Text for Preaching: Luke 24:13-35
Now on that same day two of Jesus’ disciples were going to a village called Emmaus, about seven miles from Jerusalem, and talking with each other about all these things that had happened. While they were talking and discussing, Jesus himself came near and went with them, but their eyes were kept from recognizing him. And he said to them, “What are you discussing with each other while you walk along?” They stood still, looking sad. Then one of them, whose name was Cleopas, answered him, “Are you the only stranger in Jerusalem who does not know the things that have taken place there in these days?” He asked them, “What things?” They replied, “The things about Jesus of Nazareth, who was a prophet mighty in deed and word before God and all the people, and how our chief priests and leaders handed him over to be condemned to death and crucified him. But we had hoped that he was the one to redeem Israel. Yes, and besides all this, it is now the third day since these things took place. Moreover, some women of our group astounded us. They were at the tomb early this morning, and when they did not find his body there, they came back and told us that they had indeed seen a vision of angels who said that he was alive. Some of those who were with us went to the tomb and found it just as the women had said; but they did not see him.” Then he said to them, “Oh, how foolish you are, and how slow of heart to believe all that the prophets have declared! Was it not necessary that the Messiah should suffer these things and then enter into his glory?” Then beginning with Moses and all the prophets, he interpreted to them the things about himself in all the scriptures.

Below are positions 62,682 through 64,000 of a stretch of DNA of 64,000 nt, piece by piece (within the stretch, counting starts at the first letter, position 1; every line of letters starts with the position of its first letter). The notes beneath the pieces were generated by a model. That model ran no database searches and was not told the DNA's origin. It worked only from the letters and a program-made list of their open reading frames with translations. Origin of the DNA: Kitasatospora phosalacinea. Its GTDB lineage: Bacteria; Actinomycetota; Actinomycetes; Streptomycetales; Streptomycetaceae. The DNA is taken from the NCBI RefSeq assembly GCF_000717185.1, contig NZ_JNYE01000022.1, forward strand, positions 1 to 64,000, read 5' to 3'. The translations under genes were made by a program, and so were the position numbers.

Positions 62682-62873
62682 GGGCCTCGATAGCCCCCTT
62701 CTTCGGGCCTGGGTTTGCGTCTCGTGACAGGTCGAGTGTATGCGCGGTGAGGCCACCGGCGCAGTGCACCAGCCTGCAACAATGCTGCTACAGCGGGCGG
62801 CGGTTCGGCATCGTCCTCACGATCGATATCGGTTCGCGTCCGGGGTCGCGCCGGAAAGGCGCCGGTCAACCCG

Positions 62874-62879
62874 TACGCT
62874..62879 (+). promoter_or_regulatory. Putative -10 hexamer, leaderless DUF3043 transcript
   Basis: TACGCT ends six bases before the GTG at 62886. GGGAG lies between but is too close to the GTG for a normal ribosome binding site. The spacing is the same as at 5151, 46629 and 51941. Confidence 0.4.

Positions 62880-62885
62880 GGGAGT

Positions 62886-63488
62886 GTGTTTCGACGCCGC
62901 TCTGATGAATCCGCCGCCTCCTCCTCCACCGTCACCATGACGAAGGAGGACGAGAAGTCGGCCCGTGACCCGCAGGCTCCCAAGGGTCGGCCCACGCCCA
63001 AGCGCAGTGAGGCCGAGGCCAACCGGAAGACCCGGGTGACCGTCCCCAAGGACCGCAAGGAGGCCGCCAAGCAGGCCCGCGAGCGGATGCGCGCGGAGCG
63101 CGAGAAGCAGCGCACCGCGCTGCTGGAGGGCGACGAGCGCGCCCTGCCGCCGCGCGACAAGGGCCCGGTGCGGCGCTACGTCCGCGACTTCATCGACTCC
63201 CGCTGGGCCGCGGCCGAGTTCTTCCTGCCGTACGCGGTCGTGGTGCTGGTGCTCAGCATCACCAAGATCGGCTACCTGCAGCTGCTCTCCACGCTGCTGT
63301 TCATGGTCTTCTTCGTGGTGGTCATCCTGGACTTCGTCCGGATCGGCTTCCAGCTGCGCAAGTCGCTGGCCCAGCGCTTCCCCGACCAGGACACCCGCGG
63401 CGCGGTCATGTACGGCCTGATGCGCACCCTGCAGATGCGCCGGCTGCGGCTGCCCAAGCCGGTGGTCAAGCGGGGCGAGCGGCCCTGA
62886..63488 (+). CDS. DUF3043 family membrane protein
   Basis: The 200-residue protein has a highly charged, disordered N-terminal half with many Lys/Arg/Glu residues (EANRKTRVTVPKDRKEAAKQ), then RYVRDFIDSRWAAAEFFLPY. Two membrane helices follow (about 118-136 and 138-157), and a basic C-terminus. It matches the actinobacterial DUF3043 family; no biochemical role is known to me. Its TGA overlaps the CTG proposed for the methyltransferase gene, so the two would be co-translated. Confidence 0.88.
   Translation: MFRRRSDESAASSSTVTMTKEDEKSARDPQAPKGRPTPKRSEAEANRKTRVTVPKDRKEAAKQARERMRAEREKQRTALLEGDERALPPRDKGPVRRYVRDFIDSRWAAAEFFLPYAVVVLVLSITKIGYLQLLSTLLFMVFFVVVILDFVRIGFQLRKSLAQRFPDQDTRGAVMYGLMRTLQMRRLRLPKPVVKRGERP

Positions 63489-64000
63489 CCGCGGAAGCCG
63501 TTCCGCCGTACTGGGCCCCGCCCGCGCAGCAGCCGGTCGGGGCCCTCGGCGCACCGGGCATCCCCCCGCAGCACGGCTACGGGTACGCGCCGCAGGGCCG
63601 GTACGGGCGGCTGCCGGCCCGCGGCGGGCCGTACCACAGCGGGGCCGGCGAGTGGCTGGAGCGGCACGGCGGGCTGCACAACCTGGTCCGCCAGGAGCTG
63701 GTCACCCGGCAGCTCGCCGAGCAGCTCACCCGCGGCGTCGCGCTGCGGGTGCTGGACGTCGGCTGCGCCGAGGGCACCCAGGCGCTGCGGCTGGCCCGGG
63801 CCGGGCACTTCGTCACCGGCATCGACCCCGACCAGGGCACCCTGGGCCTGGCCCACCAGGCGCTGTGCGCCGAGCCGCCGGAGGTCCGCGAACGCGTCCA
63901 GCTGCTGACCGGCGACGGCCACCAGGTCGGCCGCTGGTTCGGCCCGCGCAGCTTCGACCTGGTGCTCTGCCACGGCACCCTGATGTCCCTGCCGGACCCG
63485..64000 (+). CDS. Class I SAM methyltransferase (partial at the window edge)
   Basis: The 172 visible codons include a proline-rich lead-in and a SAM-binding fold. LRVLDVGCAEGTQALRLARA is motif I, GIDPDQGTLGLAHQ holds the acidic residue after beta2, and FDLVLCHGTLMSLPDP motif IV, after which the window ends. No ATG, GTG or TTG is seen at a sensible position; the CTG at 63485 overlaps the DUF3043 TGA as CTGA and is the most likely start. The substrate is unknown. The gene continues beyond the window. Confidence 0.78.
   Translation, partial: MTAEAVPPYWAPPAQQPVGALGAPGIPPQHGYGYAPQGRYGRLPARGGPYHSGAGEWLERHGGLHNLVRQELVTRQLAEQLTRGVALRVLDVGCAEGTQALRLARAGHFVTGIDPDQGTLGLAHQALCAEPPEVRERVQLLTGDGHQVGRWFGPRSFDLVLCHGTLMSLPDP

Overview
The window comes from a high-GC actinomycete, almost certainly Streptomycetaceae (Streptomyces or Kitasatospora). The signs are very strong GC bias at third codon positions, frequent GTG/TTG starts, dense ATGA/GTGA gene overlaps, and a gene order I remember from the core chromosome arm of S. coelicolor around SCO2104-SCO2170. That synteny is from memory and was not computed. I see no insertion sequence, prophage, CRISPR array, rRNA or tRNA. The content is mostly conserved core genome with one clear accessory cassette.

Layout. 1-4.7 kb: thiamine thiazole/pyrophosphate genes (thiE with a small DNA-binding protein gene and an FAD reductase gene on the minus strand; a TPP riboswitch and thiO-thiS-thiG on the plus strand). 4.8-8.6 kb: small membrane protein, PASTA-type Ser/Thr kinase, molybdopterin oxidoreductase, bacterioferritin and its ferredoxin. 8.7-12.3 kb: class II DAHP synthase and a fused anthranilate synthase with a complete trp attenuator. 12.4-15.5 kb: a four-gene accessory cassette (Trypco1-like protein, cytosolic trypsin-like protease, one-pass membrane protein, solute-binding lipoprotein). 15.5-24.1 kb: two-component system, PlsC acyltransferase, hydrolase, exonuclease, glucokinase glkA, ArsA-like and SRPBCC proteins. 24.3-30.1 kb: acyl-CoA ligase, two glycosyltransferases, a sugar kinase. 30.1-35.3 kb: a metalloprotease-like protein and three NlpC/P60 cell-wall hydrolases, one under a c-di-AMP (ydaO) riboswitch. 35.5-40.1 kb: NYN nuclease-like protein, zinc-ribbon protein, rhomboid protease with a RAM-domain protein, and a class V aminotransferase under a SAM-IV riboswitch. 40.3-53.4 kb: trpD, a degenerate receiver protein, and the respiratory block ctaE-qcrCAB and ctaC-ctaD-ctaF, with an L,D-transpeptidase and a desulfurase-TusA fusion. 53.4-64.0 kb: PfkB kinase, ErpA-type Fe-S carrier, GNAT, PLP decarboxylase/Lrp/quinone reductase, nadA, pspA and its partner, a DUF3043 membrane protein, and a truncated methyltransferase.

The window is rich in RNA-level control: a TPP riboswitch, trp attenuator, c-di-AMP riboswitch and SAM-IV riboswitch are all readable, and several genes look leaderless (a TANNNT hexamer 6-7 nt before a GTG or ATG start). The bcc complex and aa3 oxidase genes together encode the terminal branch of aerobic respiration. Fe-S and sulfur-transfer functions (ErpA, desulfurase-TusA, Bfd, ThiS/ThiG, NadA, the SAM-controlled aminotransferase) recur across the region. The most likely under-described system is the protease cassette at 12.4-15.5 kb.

As they came near the village to which they were going, he walked ahead as if he were going on. But they urged him strongly, saying, “Stay with us, because it is almost evening and the day is now nearly over.” So he went in to stay with them. When he was at the table with them, he took bread, blessed and broke it, and gave it to them. Then their eyes were opened, and they recognized him; and he vanished from their sight. They said to each other, “Were not our hearts burning within us while he was talking to us on the road, while he was opening the scriptures to us?” That same hour they got up and returned to Jerusalem; and they found the eleven and their companions gathered together. They were saying, “The Lord has risen indeed, and he has appeared to Simon!” Then they told what had happened on the road, and how he had been made known to them in the breaking of the bread.
has a story of spookiness.
the kind when uncle Bobby appeared
to someone, somewhere else
on the night he died,
or a still small voice in a dream
told you to do something
that ended up saving your life?
That kind of spooky.
They are the kind of story
we don’t tell just anyone
because we have to feel safe
that we won’t be judged lame-brained.
They are the kind of story
we tell at night around a campfire
or exhausted with grief
and all the guardrails disappear.
They are the kind of story
we always double-back on
to make sure it really happened